The Speaker of Parliament, Alban Sumana Kingsford Bagbin, yesterday launched a year-long celebration of 30 years of Ghana’s parliamentary democracy under the Fourth Republic.
Held at Parliament House, the launch was on the theme: “Thirty years of Parliamentary democracy under the Fourth Republic: The journey thus far.”
A planning committee, chaired by the Member of Parliament (MP) for Abuakwa South, Samuel Atta Akyea, has been constituted.
The activities of the committee will be coordinated by the Clerk to Parliament, Cyril Kwabena Oteng Nsiah.
The celebration will zone the country into six, and programmes will be planned to suit the peculiarities of each of the six zones.
Activities to be held nationwide include football matches, health walk, mock parliamentary sessions and lectures.
Mr Bagbin said the anniversary could not have taken place without paying tribute to the past speakers of the Fourth Republic who were pivotal in strengthening the pillars of democracy through their contributions and sacrifices.
He mentioned the late D.F. Annan, the first Speaker of the First Parliament of the Fourth Republic, for the pioneering role he played in the development of the House.
In the Chamber for the event were two former speakers, Edward Doe Adjaho and Prof. Aaron Mike Oquaye, as well as representatives from the Council of State, led by E.T. Mensah.
The Speaker told the gathering that the Commonwealth Parliamentary Association Conference (CAPC) of which he chaired, would hold its annual conference in Accra from September 30 to October 6, this year.
He said selecting Ghana to host the conference in itself was an honour.
“Beyond that, it is proof of how the world sees and rates our parliamentary democracy. We have indeed come very far as a democratic country.
“We should keep this in mind as we prepare to host the CPAC in Accra,” he said.
Ghana has had eight successive elections and four government changeovers between the two major political parties — the ruling New Patriotic Party and the National Democratic Congress.
The Speaker announced that a Democratic House was to be built by Parliament to promote the culture and nurturing of democracy in the country.
In a message read by the Chief of Staff, Akosua Frema Osei-Opare, the President, Nana Addo Dankwa Akufo-Addo, said the government would not give up in deepening the country’s democracy and guaranteeing the integrity of the electoral process.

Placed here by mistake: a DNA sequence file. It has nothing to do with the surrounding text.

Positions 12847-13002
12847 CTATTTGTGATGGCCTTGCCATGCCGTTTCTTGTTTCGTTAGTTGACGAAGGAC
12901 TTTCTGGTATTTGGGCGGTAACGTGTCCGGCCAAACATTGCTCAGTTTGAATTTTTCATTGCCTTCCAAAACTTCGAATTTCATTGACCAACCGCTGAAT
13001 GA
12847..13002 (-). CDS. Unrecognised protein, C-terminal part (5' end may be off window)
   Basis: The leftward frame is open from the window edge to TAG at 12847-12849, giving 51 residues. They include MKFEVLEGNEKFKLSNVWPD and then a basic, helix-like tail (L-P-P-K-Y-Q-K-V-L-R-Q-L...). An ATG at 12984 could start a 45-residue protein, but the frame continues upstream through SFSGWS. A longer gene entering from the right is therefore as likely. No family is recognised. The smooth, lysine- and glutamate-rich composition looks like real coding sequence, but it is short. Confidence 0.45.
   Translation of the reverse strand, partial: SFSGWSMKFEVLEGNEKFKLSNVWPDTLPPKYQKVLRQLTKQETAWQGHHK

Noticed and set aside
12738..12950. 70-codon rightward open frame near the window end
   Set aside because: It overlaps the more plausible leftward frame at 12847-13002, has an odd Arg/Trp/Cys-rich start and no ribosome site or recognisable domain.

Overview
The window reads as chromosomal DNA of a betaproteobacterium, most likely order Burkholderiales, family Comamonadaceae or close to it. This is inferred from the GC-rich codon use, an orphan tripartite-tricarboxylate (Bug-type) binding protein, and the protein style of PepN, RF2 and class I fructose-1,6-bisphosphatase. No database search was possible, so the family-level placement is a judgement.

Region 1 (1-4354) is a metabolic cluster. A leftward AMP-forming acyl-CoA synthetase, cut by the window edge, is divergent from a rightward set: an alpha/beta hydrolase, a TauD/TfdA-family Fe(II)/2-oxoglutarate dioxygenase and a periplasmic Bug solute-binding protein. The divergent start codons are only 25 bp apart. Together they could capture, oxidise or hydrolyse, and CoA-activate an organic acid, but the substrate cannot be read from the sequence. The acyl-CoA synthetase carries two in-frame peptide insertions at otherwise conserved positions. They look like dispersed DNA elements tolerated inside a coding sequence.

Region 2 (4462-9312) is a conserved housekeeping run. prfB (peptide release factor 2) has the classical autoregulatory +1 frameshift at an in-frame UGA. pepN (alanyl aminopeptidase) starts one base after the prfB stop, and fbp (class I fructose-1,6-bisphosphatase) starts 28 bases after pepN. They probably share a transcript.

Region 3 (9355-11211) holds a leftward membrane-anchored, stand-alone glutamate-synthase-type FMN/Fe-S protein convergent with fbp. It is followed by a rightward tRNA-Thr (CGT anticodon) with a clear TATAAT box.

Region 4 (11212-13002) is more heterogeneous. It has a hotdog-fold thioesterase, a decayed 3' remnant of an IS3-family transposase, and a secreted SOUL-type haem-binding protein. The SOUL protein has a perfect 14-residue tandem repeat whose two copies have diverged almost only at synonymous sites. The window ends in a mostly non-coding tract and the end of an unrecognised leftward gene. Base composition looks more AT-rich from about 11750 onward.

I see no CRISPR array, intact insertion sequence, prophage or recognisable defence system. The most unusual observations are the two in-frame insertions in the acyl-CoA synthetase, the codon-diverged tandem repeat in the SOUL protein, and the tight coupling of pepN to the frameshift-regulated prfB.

He said as a nation, “we must do everything within our means to safeguard Ghana’s democracy.”
He added: “Even though we are presently confronted with difficulties, I do not doubt our collective resolve to work our way out of this challenges and put Ghana unto the path of progress and prosperity, he added.
“Let us work to create a platform for the evolution of a new Ghanaian civilisation which will give true meaning to the foundational values of freedom and justice on which our nation was birthed.”
President Akufo-Addo said Ghanaians had every right to be proud of the achievement under the Fourth Republic where the country had five presidential transitions and three presidential transfers.
He emphasised the role of Parliament in exercising oversight on the Executive and in setting the tone for public discourse.
He said it was for the good of the country that Parliament continued to develop capacity to insist on accountability in all aspects of the country’s life.
“And no institution is better suited for this than the representative of the people,” he said.
The President assured of the commitment of the government to work with MPs for the peace, progress and prosperity of the country
“All of us have a joint responsibility to work together with our different views and perspectives for the Ghana project, a united Ghana governed according to rule of law, respect for individual liberties, human rights and the principle of democratic accountability.
“For my part, I have an unshakable faith in the boundless prospects of Ghana’s future and we will work for it, the refinance of the Black Star. I am confident that with the spirit of fairness, hard work, integrity and reconciliation, the best days of Mother Ghana lie ahead of us,” he added.
The Majority Leader, Osei Kyei-Mensah-Bonsu, advocated the re-engineering of the 1992 constitutional architecture to conform with today’s realities.
“We need a constitutional order that frowns upon winner-takes-all syndrome and promotes collaboration, collectiveness and consensus building in decision-making at all levels of governance,” he said.
That, he said, must also include an order that would ensure gender equity and, in many respects, equality to promote real development.
He said that new order would mitigate the winner-takes-all and prevent the do-or-die combat associated with the country’s elections.
Contributing to the programme, the Minority Leader, Cassiel Ato Forson, said democracy was about Parliament.
“It is only when Parliament is properly constituted and properly conducts its business that we can be certain that there is democracy,” he said.
Mr Forson said for all the years that Parliament was in abeyance, all the other organs of state and their agencies were running, albeit not as expected by the people of Ghana.
“The missing organ was the Legislature. One may, therefore, ask why did our people feel the need to have a Parliament?” he quizzed.
He said Parliament allowed for debate, scrutiny, oversight, deliberation,and consensus building which were key pillars in safeguarding the country’s democracy.